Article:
The exterior of the end of the outer insulation mass 13 is surrounded by a tubular insulating sleeve 44 which fits snugly within the interior of the sleeve 33 and extends between the rear edge of a flange 45 on the ferrule 43 and the front edge of a at flange 46 on -a second ferrule 47. The ferrule 47 ts relatively snugly over the exterior of the outermost layer of insulation 13 similarly having its thin tubular body thrust between the exterior of the layer of insulation 13 and the outer shield 14. As is the case with the inner elements of the cable, the shield 14 and the outer jacket 15 are cut away at such distances from the end of the conductor 11 that upon assembly of the device, the ferrule 47 bears against the rear edge of the insulating sleeve 44.
The ferrule 47, sleeve 44 and ferrule 43 are all thrust tightly forwardly by the clamping action of a rear body member 48. The member 4S is generally cup shaped having a forward tubular wall 49 that is internally threaded to match the threads on the exterior outer shell 31. A flat washer-like sealing gasket 50 is positioned between an annular shoulder 51 on the member 48 and the turned over lip 35 of the outer shell 31.
Just rearwardly of the shoulder 51 of the member 4S a second step-down shoulder 52 engages the rear edge 53 of the flat flange 46 of the ferrule 47. Thus when the body member 48 is assembled on the rear of the outer shell 31 by engaging their respective threads, the sealing gasket 50 is tightly clamped between the shoulder 51 and the lip 35 of the outer shell 31 and the shoulder 52 engages the ferrulc 47 to hold the sleeve 44 and ferrule 43 tightly in their respective positions.
The rear end of the member 48 is reduced in diameter and forms a throat 54 extending rearwardly from an inwardly directed lip 55. The lip 55 has an inner diameter such that it ts around the exterior of the cable jacket 15. The interior diameter of the throat 54 is, however, substantially larger than the exterior diameter of the jacket 15 and a beveled edge locking collar 56 is insertable therebetween. The rear edge of the lip 55 is beveled with a reverse bevel so that its inner edge extends rearwardly along the outside of the jacket 15 toward the locking collar 56 farther than does its outer edge. The beveled edge of the collar 55 is correspondingly shaped and its rear edge is oppositely shaped to match the cone shaped end of an axially movable thrust collar 57 which is held in place and may be thrust forwardly by a threaded cup 58, the cup 58 being threaded on the exterior of the throat 54 and having an inwardly directed lip 59 which bears on the rear edge of the thrust collar 57. When the cup 58 is threaded onto the exterior of the throat 54, the thrust collar 57 is slid forwardly causing the collar 56 to bulge inwardly and tightly grasp the exterior of the jacket 15 of the cable 16. The clamping collar 56 and its cooperating lip 55 and thrust collar 57 are more cornpletely disclosed and claimed in Sprigg Patent 2,513,115 and do not constitute a part of the instant invention, being disclosed herein merely as illustrative of means for securely clamping the cable 15 in a connector plug embodying the invention.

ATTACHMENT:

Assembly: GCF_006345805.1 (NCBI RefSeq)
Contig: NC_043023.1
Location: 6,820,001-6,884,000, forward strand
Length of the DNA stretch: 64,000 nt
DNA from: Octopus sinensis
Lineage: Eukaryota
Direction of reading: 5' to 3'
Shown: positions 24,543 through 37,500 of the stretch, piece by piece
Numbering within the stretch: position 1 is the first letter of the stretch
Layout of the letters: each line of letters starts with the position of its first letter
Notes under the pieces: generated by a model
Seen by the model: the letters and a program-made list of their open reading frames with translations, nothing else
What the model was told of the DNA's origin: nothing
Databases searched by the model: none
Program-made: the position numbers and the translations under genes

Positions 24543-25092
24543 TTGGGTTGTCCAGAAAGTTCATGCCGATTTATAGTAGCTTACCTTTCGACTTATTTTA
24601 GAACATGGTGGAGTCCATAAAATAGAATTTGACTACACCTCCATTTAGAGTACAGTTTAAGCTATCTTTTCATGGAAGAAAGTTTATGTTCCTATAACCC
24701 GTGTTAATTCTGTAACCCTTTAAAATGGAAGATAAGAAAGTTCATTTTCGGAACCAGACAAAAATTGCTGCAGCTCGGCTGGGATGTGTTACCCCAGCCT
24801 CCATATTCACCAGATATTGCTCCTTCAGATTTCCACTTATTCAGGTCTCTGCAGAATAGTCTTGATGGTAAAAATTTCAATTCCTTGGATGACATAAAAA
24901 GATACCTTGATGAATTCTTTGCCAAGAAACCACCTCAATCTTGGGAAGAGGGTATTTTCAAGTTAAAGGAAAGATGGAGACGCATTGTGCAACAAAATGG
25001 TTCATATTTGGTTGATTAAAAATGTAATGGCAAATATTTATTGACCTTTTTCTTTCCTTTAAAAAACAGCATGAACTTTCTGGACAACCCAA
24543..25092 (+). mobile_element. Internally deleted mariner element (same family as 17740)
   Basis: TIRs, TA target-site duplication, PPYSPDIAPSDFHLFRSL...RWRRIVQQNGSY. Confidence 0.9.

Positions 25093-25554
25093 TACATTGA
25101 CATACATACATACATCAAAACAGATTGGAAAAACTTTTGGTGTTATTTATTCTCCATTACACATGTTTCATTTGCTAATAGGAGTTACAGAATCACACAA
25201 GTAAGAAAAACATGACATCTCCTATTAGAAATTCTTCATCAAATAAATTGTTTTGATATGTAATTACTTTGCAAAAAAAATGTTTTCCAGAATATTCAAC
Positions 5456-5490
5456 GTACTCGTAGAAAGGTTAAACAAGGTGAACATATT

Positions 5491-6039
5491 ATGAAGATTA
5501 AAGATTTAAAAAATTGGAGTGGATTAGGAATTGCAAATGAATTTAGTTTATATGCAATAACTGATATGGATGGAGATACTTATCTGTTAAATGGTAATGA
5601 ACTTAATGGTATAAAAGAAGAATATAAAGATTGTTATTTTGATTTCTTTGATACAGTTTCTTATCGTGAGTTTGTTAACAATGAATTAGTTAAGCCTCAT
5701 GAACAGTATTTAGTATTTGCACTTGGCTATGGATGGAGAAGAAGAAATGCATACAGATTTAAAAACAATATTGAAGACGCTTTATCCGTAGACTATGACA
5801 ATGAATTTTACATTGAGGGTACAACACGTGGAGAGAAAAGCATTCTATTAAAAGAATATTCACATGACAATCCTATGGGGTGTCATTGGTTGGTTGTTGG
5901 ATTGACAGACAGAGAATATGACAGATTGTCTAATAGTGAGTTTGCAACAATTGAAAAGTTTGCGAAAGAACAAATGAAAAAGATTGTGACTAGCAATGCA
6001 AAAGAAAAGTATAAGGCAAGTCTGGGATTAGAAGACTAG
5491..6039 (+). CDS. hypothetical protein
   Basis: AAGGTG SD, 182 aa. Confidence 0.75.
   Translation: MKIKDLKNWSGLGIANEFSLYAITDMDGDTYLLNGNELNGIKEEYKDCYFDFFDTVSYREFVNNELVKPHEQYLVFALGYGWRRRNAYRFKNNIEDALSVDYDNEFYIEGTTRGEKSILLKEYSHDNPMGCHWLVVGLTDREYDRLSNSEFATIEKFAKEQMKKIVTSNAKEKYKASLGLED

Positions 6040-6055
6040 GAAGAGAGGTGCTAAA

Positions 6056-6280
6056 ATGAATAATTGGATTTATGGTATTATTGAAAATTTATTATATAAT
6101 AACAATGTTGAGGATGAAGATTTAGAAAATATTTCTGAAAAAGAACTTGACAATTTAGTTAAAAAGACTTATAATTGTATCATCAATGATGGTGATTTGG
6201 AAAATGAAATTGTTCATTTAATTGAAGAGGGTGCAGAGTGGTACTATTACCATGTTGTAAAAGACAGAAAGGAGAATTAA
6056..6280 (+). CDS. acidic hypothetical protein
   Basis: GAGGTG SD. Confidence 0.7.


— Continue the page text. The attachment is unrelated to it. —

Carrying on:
As has been explained above, preparation of a triaxial cable 16 for assembly in a connector plug embodying the invention requires that each of the several concentric layers be cut back certain distances. The order of assembly of the parts is as follows: The cup 53 is first slid rearwardly into the cable followed by the following parts in the order recited: The thrust collar 57 (hard material such as metal or an inflexible plastic), the clamping collar 56 (resilient material such as natural or artificial rubber), and the body member 48. The jacket 15 and outer shield 14 are then cut back to provide an exposed portion of the shield 14 and the ferrule 47 is slid over the exterior of the insulating layer 13, forced into the position shown, and soldered to the end of the shield 14. The outer insulation 13 and inner shield 12 are then cut back to an appropriate length with respect to the position of the ferrule 47 and the ferrule 43 is slid over the inner insulation layer 11 and similarly solarcades dered'to the inner shield 12. The sleeve 4'4 whichmay be made of a tube of resilient insulating material or of relatively stil insulating .material which has been cut axially, vpreferably the latter, is then positionedk exter- 4iorly of the cut back end of the outer insulation 13 and inner shield 12 in position between the two kferrules 47 and 43. As earlier explained, the end of the inner insulating layer 11 and the conductor k1() itself are then prepared and soldered to the connector pin 18. The sealing gasket 5.0 is then dropped into place in vthe bottom of the forward cup shaped portion of the member 48 against 'the shoulder S1.
With these several parts 4in Vposition on the cable '16, 'its end is then thrust into the axial bore in the insulator 20 and the body member 48 threaded onto the exteriorfof the shell 31 until the members lare clamped together with the gasket '5'0 tightly clamped between the spun over lip 35 and lthe shoulder 51. The clampingcollar 56 and rthrust collar 57 are then slid forwardly land the cup 58 threaded onto the exterior of the throat 54 tightly enough to `cla-nip the lcable 16 in position.
"Similarly, 'a connector plug is assembled fon the `other end of -the tri-axial cable to be used lfor `connecting the two 'electronic units involved. In Fig. 3 there is illus* trated, partly in elevation and partly in section, :a ronnector plug generally indicated at -60 and identical with the connector plug just described in detail and shown .in Fig. l wit-h the single exception that itis equipped 'with :fa female -connector pin 61 (see also Figs. 5 and :6) in place ofthe male connector pin1r8 of Fig. 1. rThe female connector 'pin l61 is formed from a tube 62 which :is split axially forming several fingers 63 `which are bent inwardlytoward each other and .adapted :to be spread upon the entry therebetween of a :male connector pin 118,. is .theucase with the 'male connector pin 18 of the connector plug :shown in Fig. .1, the female connector pin 61 ofthe plug 60 yshown vin Fig. 3, is soldered to the center conductor 10..